As he announced the end of his six-year tenure in charge of Kerry on Saturday evening, Eamonn Fitzmaurice publicly revealed that he had been a repeated target of 'hate mail' within his own county. For Tomás Ó Sé, such behaviour is evidence of a 'poisonous' attitude within Kerry.
Speaking on the Independent's 'The Throw-In' podcast, Ó Sé is adamant that "over 95% of [fans] have their heart in the right place." Yet, some "eejits" remain determined to have their voice heard.
Not remotely surprised that Fitzmaurice had had to deal with such unwanted correspondences, Ó Sé recalled an unhappy memory from his first day in a Kerry shirt. Against Cork in 1998, even a Kerry win didn't halt one 'fan' making his thoughts on the young corner-back's performance perfectly clear:
I remember you walk out of the stadium down to the middle of the town after, and I got abused after by a fella not too far away from me, and he abused me for a good twenty, thirty seconds as I was walking down the street, and that's what you're putting up with.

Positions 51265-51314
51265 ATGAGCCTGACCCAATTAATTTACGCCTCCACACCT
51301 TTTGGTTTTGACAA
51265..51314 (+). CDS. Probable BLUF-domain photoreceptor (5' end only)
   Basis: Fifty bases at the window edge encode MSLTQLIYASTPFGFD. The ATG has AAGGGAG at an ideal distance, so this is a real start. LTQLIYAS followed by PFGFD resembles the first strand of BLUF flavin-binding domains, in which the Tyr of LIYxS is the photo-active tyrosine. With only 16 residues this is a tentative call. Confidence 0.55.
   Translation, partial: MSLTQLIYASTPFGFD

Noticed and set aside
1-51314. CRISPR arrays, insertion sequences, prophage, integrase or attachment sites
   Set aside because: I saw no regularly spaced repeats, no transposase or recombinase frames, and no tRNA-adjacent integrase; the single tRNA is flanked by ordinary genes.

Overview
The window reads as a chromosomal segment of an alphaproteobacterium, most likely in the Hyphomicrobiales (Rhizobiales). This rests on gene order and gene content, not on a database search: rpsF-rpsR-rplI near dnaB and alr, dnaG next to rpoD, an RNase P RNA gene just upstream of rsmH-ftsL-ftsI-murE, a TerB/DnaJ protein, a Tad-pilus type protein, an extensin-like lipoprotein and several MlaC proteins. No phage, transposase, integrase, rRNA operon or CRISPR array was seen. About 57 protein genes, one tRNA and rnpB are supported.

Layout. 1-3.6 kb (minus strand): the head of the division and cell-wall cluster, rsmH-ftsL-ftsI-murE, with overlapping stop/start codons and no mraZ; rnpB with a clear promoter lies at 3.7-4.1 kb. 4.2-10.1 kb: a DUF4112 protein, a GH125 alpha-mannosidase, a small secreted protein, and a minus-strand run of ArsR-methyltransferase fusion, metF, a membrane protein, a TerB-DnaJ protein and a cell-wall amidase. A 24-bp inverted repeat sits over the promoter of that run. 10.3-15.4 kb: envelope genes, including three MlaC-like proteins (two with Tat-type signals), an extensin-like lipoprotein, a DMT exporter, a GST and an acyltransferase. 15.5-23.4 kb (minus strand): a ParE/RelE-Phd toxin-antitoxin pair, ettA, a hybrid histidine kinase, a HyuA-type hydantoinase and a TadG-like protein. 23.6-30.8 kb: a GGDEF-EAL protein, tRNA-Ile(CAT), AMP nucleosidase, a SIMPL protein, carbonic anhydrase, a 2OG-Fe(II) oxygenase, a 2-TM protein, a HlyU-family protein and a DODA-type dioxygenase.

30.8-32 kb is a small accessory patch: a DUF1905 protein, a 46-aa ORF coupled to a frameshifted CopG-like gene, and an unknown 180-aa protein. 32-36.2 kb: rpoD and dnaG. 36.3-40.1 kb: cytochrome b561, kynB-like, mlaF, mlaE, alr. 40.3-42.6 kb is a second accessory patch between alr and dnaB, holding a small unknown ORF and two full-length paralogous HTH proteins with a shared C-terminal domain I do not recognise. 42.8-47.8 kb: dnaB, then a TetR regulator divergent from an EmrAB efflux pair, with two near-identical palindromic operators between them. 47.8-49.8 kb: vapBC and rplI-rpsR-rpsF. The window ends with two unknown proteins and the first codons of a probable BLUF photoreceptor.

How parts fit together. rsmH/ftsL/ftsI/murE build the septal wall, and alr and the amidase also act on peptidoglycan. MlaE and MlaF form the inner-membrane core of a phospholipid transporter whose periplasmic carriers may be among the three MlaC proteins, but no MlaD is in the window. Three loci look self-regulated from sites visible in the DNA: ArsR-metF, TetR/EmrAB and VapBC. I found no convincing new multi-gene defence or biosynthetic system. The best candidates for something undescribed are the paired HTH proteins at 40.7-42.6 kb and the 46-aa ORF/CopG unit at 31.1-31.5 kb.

Famously, Ó Sé's uncle Páidí got into hot water with the Kerry public when he outlined the ferocity that certain sections of the fan-base possessed.
With relation to the criticism Fitzmaurice had to contend with, however, Ó Sé believes there is something particularly pernicious about it. Furthermore, he claims to know that Fitzmaurice is far from the only one receiving the sort of 'hate mail' he referenced in his parting remarks:
You have a platform now where every eejit has a voice and they can spit poison on social media.
They can personally attack somebody. I know for a fact that players were getting letters and selectors were getting letters as well as Eamonn Fitzmaurice.
It is poisonous.
Although he concedes that he would reserve the right to criticise some of the footballing decisions Fitzmaurice made throughout his tenure, Ó Sé stance on these personal attacks is one of zero tolerance.